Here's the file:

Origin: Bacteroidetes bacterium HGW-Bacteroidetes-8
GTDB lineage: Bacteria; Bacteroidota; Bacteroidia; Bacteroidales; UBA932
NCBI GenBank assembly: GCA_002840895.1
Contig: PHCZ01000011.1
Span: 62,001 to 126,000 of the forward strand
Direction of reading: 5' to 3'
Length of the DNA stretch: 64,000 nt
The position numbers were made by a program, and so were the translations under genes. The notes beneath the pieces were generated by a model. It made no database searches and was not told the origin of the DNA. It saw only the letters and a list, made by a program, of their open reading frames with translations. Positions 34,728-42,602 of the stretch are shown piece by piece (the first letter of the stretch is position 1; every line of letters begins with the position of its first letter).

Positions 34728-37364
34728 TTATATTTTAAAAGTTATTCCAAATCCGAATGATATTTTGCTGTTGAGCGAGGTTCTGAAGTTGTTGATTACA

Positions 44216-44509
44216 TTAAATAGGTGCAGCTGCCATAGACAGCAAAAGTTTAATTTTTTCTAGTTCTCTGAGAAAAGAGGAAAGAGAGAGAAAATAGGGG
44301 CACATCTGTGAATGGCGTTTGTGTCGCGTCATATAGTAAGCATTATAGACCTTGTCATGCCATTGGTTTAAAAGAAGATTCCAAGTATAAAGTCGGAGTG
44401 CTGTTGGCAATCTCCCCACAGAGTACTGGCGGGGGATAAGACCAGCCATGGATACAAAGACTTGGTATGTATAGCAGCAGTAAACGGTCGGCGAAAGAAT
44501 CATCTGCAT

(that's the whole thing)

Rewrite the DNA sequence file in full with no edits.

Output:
Origin: Bacteroidetes bacterium HGW-Bacteroidetes-8
GTDB lineage: Bacteria; Bacteroidota; Bacteroidia; Bacteroidales; UBA932
NCBI GenBank assembly: GCA_002840895.1
Contig: PHCZ01000011.1
Span: 62,001 to 126,000 of the forward strand
Direction of reading: 5' to 3'
Length of the DNA stretch: 64,000 nt
The position numbers were made by a program, and so were the translations under genes. The notes beneath the pieces were generated by a model. It made no database searches and was not told the origin of the DNA. It saw only the letters and a list, made by a program, of their open reading frames with translations. Positions 34,728-42,602 of the stretch are shown piece by piece (the first letter of the stretch is position 1; every line of letters begins with the position of its first letter).

Positions 34728-37364
34728 TTATATTTTAAAAGTTATTCCAAATCCGAATGATATTTTGCTGTTGAGCGAGGTTCTGAAGTTGTTGATTACA

Positions 44216-44509
44216 TTAAATAGGTGCAGCTGCCATAGACAGCAAAAGTTTAATTTTTTCTAGTTCTCTGAGAAAAGAGGAAAGAGAGAGAAAATAGGGG
44301 CACATCTGTGAATGGCGTTTGTGTCGCGTCATATAGTAAGCATTATAGACCTTGTCATGCCATTGGTTTAAAAGAAGATTCCAAGTATAAAGTCGGAGTG
44401 CTGTTGGCAATCTCCCCACAGAGTACTGGCGGGGGATAAGACCAGCCATGGATACAAAGACTTGGTATGTATAGCAGCAGTAAACGGTCGGCGAAAGAAT
44501 CATCTGCAT